Why Copy Is Critical in a Post-Covid World
Twitter decides its people can work from home "forever." Gov. Cuomo wonders if we really need physical schools after all. Businesses are told they "must jump years" in the quality of their digital experiences if they're to survive.
If you're not tired of the phrase "new normal" already, you soon will be. What does it mean for you? What will your customers be looking for in the years ahead? How much will you have to adapt to Whatever Comes Next?
As we start moving into the post-lockdown (the "open-up," perhaps), much of what you do will involve words. Things like:
• Adapting your messaging and tone
• Developing and promoting new products or services
• Explaining new health regulations
• Enhancing, or creating, digital experiences
• Aligning internally behind new ways of working
• Forming new partnerships
• Reassuring investors, or persuading new ones
Words aren't just a final lick of verbal paint for these activities. They shape and articulate the thinking behind any strategy, as well as communicating that strategy in a way that connects, and makes sense. Neglect the words, and you neglect the thinking.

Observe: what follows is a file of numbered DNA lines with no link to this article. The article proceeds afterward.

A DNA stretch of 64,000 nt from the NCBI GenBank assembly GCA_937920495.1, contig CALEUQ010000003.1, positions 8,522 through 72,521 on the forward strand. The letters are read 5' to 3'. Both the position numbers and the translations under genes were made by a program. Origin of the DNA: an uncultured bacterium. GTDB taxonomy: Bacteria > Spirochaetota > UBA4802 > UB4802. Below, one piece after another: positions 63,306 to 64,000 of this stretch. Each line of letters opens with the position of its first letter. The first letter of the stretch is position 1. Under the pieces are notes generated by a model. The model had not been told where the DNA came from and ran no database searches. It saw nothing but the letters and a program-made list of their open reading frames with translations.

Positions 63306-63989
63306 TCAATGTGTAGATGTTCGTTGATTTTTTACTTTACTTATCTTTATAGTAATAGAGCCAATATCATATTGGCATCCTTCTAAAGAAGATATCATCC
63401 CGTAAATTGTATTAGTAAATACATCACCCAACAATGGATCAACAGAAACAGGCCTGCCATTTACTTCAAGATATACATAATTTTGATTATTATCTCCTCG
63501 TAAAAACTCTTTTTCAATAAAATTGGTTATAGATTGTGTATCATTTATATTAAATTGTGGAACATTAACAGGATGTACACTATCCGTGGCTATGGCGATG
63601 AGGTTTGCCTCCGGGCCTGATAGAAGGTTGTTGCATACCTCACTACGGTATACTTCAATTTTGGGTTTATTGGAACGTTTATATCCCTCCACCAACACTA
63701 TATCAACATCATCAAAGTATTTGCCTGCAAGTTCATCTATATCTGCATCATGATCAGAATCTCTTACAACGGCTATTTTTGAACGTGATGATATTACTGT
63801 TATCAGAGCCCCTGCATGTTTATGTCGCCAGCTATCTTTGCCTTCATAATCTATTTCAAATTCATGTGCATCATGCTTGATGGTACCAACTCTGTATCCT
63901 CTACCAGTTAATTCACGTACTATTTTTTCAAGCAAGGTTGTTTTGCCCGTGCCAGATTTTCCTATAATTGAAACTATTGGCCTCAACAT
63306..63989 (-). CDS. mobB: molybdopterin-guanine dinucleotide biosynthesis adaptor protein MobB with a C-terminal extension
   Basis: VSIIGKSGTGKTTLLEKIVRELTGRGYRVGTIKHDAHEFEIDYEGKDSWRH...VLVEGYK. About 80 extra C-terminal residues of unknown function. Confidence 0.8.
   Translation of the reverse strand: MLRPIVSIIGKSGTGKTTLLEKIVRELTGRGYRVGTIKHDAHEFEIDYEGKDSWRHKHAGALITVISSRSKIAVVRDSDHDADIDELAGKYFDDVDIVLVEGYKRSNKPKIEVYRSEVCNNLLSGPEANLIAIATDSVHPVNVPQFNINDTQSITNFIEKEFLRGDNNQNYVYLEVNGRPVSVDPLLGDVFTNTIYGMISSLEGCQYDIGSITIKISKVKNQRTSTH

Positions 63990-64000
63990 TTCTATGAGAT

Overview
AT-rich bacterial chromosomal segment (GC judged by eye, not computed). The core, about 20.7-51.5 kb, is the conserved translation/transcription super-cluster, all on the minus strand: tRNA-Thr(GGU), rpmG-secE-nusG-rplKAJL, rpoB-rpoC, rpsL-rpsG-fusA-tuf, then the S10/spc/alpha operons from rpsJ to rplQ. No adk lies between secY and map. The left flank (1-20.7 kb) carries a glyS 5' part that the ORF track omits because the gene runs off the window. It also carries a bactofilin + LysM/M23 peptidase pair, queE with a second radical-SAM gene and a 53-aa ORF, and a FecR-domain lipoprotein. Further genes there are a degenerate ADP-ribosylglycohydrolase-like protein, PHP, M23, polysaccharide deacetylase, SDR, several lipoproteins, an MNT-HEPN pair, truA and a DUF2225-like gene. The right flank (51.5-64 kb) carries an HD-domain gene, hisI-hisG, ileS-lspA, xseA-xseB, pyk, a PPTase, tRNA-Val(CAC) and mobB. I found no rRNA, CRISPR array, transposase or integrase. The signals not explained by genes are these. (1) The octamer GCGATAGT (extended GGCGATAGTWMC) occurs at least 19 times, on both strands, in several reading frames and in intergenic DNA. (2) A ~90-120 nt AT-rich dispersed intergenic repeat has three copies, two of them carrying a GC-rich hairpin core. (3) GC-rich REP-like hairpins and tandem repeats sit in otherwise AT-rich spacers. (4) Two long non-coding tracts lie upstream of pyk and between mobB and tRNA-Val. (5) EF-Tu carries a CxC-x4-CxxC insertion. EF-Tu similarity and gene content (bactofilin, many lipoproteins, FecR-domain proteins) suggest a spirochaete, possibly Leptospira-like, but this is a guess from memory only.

There's a lot to do—and not long to do it. Across the world, restrictions are easing. In the past few days, two clients who run public-facing sites have started talking to me about their plans for reopening.
All being well, many businesses will soon be back on their feet. Some will be off and running faster than others, and the others may never catch up again.
The language of trust.
Unsurprisingly, I believe language will have a lot to do with how brands fare in this not-so-brave new world. Largely because it always does. But also because the crisis has reminded us of the importance of clear, sensitive, authentic and consistent communication.
Such communication is vital for building—and maintaining—trust in your brand. Consistency is a hobby-horse of ours at Reed Words, but for good reason: It reinforces trust and confidence.
Brands frequently apply huge amounts of attention to the words in their TV ads, poster campaigns and homepages, while neglecting the voice in their payments processes, service emails or app UI.
But these distinctions mean nothing to consumers. For them, it's all one company. If different bits of that company speak in different voices, the impression is of a brand that's confused, or fragmented. At worst, it can appear dishonest: a brand that pretends to be friendly, funny or reassuring, but is just another faceless corporate monster underneath.
Consumers listen—and judge.
The pandemic intensified awareness of brand voices. The language of comms has been scrutinized and discussed more than ever.
YouGov found that consumers were keenly aware of "crisis clichés," for example. It asked which phrases people felt were being overused, and got clear responses: "All in this together" was number one (42 percent), with a second-place tie between "new normal" and "unprecedented," at 34 percent each. (The irony of "unprecedented" being massively overused is inescapable.)
On one level, this is kind of funny—look at this compilation of U.S. pandemic commercials, if you haven't seen it already.